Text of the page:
3. Smallholders’ rights to land and natural resources. Securing smallholders’ rights to land and other productive resources needs to be given greater attention in the report than it currently has, given that it is often a pre-requisite for smallholders’ investment in agriculture.
The report is rather inconsistent in its discussion of smallholders’ access to land, which is alternatively treated as a right (section 3.2, 4.5, 5.3.3) or, more worryingly, as part of a market transaction (2.3.1, 4.4). Especially in the current context concerning large-scale land appropriations, securing smallholders’ rights to land and natural resources is a matter of urgent attention – an issue which is given only a cursory examination in a few paragraphs in section 3.4. It would be good here to build on the recommendations of the Voluntary Guidelines on the Responsible Governance of Tenure of Land, Fisheries, and Forests as well as link to the ongoing CFS consultations on responsible agricultural investment (rai).
4. Public investment in agriculture beyond public goods provision. The report’s recognition of the important role of public investment in agriculture is welcomed. The emphasis in the report is however on public goods provision, which, while undoubtedly important, should not be the only focus of public investment in agriculture. It would be more opportune in this regard to speak of targeted public investment in agriculture that explicitly prioritises smallholders through for example price supports, food reserves, credit policies, extension services, etc.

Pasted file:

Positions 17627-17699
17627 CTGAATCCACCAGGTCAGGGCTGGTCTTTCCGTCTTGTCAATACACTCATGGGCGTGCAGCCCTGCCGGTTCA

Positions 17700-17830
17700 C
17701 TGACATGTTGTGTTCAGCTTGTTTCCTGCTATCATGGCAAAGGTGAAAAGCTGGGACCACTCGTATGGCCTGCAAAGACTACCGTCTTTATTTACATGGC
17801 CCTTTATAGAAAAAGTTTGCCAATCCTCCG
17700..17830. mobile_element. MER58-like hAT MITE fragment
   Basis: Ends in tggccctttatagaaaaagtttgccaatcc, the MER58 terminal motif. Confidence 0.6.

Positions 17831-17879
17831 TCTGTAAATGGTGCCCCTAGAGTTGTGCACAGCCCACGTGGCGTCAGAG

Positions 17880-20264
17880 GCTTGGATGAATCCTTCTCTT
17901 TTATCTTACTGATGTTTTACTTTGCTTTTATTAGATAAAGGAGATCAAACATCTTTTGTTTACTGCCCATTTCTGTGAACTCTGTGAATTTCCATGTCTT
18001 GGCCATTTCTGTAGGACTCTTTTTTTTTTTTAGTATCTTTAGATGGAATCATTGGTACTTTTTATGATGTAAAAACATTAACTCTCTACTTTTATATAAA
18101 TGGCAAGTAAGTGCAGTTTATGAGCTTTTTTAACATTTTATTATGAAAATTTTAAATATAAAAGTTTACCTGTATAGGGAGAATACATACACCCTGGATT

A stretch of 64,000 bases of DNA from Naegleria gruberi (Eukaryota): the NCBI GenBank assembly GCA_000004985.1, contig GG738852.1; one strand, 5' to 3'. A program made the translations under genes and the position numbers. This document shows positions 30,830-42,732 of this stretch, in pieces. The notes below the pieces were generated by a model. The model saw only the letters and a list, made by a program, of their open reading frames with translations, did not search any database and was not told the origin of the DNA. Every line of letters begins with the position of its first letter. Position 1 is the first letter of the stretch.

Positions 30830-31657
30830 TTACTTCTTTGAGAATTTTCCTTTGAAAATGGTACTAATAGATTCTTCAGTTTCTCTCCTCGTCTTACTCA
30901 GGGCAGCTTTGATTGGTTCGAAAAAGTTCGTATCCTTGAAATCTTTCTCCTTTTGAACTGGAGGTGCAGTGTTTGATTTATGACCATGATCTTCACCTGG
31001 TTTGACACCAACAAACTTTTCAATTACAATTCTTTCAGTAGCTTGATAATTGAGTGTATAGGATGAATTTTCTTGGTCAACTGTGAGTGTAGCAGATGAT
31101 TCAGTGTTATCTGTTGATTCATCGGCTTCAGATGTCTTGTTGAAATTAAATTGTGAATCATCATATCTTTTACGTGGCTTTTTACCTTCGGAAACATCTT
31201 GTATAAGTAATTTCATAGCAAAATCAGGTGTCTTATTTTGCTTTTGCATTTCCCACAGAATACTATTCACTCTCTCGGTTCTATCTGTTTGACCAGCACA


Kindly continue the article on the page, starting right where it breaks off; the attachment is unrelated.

5. Natural resource management, environmental stewardship, and agro-ecology. It is a shame to see the ecological question receiving so little attention in the report when this is one of the main cases to support smallholder agriculture and mixed farming systems. The singular reference to agro-ecology in the report under section 220.127.116.11 is alarming in this regard, given that it is one of the key strategies, practised widely and successfully by smallholders all around the world, to improve their resource base in an ecologically sustainable fashion.
6. Farming futures and rural youth. Investment should be about ensuring the conditions for social reproduction. Against the backdrop of massive rural flight and endemic poverty, securing livelihoods and farming futures for the next generation of rural youth must be considered as matters of utmost important. This is an imperative that deserves greater attention in this report.
Related links and resources:
Constraints to Smallholder Investments - A consultation by the HLPE to set the track of its study
Committe on World Food Security (CFS)
High Level Panel of Experts (HLPE)
The High Level Panel of Experts on Food Security and Nutrition (HLPE) Key Elements
The FSN Forum is supported by the project Coherent food security responses: incorporating right to food into global and regional food security initiatives.